By Todd Lassa
The morning of General Motors’ reveal at CES in Las Vegas of new electric vehicles—most notably the Chevrolet Silverado EV pickup truck and also the Chevy Blazer EV and Equinox EV, which will be coming in 2023 and ’24—the most-read op-ed column in The Washington Post was entitled, “Imagine Virginia’s icy traffic catastrophe – but only with electric vehicles.”
WaPo editorial writer and columnist Charles Lane relates the story of a Canadian semi driver stuck in the storm’s 40-mile backup on I-95 in Virginia earlier this week. A Tesla driver knocks on the semi’s door and tells the trucker that his kids are stranded in the car and there’s no way to recharge the EV. The truck driver, who told the story in his Twitter account @MyWorldThroughaWindshield, gave the Tesla driver water, a spare blanket and a mylar thermal blanket.
Lane points out that pure-electric vehicles lose range in cold weather and cannot be revived as easily as a petroleum-fueled vehicle. To make the Tesla driver’s prospects for recharge tougher, the power grid failed in parts of Virginia Monday night.
As Gary Vasilash notes in his post “Still the EV Charging Question,” there is no solution in sight for how to quickly re-charge electric vehicles that run out of juice between any two charging points.
But the source of the problem is far older than the accelerating shift from internal combustion engines to EVs. The core issue is the priority the U.S. gave in the last century to designing and building infrastructure centered around the automobile.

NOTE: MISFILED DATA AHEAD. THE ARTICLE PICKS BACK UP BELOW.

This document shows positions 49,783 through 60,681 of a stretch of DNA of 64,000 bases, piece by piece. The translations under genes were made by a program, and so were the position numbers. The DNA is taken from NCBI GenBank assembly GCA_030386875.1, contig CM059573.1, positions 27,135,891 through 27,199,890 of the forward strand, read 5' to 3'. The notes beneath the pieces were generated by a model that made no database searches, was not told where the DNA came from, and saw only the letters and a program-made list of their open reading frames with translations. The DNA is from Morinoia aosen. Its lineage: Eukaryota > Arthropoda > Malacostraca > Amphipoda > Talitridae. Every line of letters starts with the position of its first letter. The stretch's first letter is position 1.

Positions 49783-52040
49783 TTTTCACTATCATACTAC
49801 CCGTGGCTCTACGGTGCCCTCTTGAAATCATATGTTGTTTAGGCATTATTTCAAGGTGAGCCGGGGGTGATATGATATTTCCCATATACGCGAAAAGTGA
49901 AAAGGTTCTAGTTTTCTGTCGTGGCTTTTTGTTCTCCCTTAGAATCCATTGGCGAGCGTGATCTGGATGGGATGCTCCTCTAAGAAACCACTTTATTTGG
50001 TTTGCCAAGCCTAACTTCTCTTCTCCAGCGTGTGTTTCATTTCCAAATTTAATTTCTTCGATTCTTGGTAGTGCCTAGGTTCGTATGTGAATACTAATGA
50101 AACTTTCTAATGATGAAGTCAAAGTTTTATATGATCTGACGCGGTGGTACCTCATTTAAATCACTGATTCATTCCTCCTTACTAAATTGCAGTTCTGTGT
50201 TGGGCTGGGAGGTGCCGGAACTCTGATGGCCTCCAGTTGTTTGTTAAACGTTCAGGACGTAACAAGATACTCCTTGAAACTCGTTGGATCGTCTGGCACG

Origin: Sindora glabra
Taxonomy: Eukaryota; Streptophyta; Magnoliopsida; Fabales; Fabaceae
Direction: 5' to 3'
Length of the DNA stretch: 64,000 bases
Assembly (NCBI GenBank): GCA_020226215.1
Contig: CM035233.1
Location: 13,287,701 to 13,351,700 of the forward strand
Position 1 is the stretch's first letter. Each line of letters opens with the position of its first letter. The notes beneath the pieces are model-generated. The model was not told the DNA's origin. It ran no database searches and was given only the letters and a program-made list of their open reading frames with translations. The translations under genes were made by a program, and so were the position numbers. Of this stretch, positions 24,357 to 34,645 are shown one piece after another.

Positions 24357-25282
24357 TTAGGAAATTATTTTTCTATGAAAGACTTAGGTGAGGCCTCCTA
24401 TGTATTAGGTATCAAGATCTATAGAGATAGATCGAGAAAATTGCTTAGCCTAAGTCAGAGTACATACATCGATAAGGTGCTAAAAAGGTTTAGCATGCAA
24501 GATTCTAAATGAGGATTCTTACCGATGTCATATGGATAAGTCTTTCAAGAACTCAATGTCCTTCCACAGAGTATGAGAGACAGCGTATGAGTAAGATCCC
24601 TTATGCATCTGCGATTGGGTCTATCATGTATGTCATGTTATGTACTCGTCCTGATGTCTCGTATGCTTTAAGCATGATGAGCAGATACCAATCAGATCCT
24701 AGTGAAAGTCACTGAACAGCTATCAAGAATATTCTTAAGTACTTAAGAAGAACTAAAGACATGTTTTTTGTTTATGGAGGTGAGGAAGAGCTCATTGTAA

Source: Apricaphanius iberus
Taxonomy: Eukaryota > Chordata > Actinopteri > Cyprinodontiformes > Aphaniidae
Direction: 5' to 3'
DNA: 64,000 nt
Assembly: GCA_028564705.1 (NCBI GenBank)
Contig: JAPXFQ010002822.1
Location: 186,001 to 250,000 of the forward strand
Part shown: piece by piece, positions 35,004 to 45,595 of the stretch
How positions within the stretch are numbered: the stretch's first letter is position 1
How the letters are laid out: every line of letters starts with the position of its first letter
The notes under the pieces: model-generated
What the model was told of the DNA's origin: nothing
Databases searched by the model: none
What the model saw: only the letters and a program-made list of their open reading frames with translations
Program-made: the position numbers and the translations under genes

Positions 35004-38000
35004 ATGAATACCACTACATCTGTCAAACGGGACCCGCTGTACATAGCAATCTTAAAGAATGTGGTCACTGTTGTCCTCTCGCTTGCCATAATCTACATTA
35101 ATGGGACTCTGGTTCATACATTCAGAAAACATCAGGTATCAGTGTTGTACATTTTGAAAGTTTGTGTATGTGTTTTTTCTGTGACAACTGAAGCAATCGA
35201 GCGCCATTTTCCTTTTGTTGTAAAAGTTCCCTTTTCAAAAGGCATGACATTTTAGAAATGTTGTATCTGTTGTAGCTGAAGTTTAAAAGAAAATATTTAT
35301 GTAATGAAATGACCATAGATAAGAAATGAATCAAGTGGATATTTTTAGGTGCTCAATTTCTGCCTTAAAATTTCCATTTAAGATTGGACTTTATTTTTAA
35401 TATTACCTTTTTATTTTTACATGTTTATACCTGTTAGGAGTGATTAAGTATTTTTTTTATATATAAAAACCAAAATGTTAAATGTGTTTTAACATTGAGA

In his column Lane references GM’s EV commercial for last year’s Super Bowl, in which Will Ferrell satirically takes on Norway for its then-actual 54% EV market share (which increased to 65% in 2021). Norway is much colder than most of the U.S., though with a much smaller population, and it’s beginning to back out of “massive” EV subsidies. Then the columnist gets to the core of the country’s advantage regarding EVs: In Norway “a mere 10% of workers in the largest city – Oslo – commute by car.”
Eureka. Transportation alternatives are a way of life in places like Norway. That makes a big difference.
Meanwhile, back in Virginia after the huge mid-Atlantic storm, Senator Tim Kaine (D-VA) spent 26 hours, 45 minutes driving up I-95 to Washington, D.C., for a voting rights meeting—a drive that usually takes two hours. Kaine told NPR’s All Things Considered he once took a bicycle ride from Richmond to D.C. in an event with Virginia police officers one Memorial Day weekend, “basically the same ride up Route 1,” in 13 hours.
Now, I’m not the least-bit anti-car, and I’m not advocating a wholesale shift to alternative transportation sources. But our overcrowded highways, freeways and city streets have long been an anathema to any pleasure associated with driving.
The clean, efficient way to commute in that part of the country should be an electric-powered commuter rail system, though it’s far too late for that.
The best we can hope for is to face 40-mile snow-clogged traffic jams with EVs rated 400+ miles of range (probably 325-350 miles in cold weather) and a proliferation of recharging systems along the way. That’s assuming we can afford such EVs, as even ICE-powered new vehicles average more than $46,000. Middle-class commuters can always get a deal on a three-year-old off-lease EV featuring yesterday’s state-ot-the-art range, while the working class – the people who drive the snowplows, semi-trucks and emergency vehicles – get to work in our gas- and diesel-powered trade-ins.